Updated October 2013
Multiple pregnancy and premature birth
Multiple pregnancy means carrying more than one baby, normally twins.
Multiple pregnancies are getting more common because they are linked to infertility treatments, which are becoming more available. The most common multiple is twins.
Twins can be monozygotic (one fertilised egg splits in two) or dizygotic (two eggs are fertilised). Monozygotic twins will normally be the same sex. Infertility treatments are linked to dizygotic twins.
Most women who are pregnant with twins deliver healthy babies but carrying more than one baby increases the health risks for the mother and baby.
Multiple pregnancy is normally spotted in routine pregnancy scans and most women know by 20 weeks that they are carrying more than one baby.
Carrying more than one baby means you are more likely to have a premature delivery.
The average gestation for multiples is:
- Twins: 37 weeks
- Triplets: 34 weeks
- Quadruplets: 32 weeks
If the baby is not born by then, most twin pregnancies are induced by 38 weeks because the health risks increase after that.
Read more about gestational age of delivery and medical needs.
What are the risks and complications of multiple pregnancy
Most women with twins stay healthy through the pregnancy and deliver healthy babies. However, you will be at higher risk of some of the potential complications that can cause premature birth or lead to induction, including:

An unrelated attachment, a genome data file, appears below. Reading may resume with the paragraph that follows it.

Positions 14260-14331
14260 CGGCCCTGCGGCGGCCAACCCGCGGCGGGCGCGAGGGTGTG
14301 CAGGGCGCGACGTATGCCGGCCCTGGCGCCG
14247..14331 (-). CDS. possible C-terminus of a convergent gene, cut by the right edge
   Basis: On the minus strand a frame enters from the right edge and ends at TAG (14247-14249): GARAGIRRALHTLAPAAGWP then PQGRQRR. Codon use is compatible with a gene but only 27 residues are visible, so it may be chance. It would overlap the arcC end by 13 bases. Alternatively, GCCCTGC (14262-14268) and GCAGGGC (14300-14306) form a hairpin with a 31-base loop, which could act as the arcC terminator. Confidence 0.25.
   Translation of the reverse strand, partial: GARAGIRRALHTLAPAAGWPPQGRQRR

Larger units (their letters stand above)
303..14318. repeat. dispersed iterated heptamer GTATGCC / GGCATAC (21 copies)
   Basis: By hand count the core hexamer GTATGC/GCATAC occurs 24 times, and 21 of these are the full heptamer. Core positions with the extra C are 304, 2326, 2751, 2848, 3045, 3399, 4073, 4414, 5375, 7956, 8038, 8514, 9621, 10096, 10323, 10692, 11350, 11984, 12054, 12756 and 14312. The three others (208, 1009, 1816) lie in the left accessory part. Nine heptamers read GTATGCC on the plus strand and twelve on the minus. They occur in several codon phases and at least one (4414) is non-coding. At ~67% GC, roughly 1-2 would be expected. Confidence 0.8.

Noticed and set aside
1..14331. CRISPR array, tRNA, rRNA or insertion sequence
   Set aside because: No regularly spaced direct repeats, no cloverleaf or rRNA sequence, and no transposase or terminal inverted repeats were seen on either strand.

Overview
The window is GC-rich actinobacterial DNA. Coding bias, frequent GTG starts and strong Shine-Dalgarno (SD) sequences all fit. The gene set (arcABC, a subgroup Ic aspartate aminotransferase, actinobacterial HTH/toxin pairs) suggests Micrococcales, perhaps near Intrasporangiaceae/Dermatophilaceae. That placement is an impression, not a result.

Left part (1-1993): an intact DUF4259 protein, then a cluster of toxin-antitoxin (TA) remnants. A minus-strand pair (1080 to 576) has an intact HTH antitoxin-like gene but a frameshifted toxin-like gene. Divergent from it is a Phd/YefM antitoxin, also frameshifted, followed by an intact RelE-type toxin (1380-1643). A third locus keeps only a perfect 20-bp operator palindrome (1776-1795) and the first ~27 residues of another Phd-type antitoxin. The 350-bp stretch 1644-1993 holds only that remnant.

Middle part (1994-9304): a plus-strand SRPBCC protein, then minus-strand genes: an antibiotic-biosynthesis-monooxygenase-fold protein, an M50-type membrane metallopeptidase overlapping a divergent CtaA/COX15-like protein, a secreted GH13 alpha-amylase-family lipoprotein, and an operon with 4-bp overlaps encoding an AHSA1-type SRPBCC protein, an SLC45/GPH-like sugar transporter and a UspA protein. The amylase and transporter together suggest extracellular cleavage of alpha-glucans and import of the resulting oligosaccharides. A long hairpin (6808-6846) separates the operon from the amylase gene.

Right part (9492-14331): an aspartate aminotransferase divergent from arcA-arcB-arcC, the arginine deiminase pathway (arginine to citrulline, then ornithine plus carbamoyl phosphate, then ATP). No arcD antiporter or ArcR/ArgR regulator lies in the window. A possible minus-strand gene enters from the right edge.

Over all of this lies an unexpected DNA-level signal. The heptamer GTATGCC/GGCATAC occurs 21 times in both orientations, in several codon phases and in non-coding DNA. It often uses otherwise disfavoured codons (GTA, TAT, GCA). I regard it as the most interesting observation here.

What treatment can I expect if I have a multiple pregnancy?
Multiple pregnancies are considered high risk so you will be put into the care of a special team of obstetricians and specialist midwives who will monitor your pregnancy and baby carefully for the problems above.
The delivery, vaginal or caesarean, will depend on the position of your babies. There will be a specialist team present at the birth in case of complications. It will include midwives, obstetricians, anaesthetists and paediatricians.
Macdonald S (2012) Mayes Midwifery, Fourteenth Edition, Balliere Tindall Elseviere
Norman J, Greer I (2011) Preterm labour, managing risk in clinical practice, Cambridge University Press
NICE (2011) CG129 Multiple pregnancy: full guideline, National Institute of Health and Clinical Excellence
The causes and problems of premature birth
Your premature baby:
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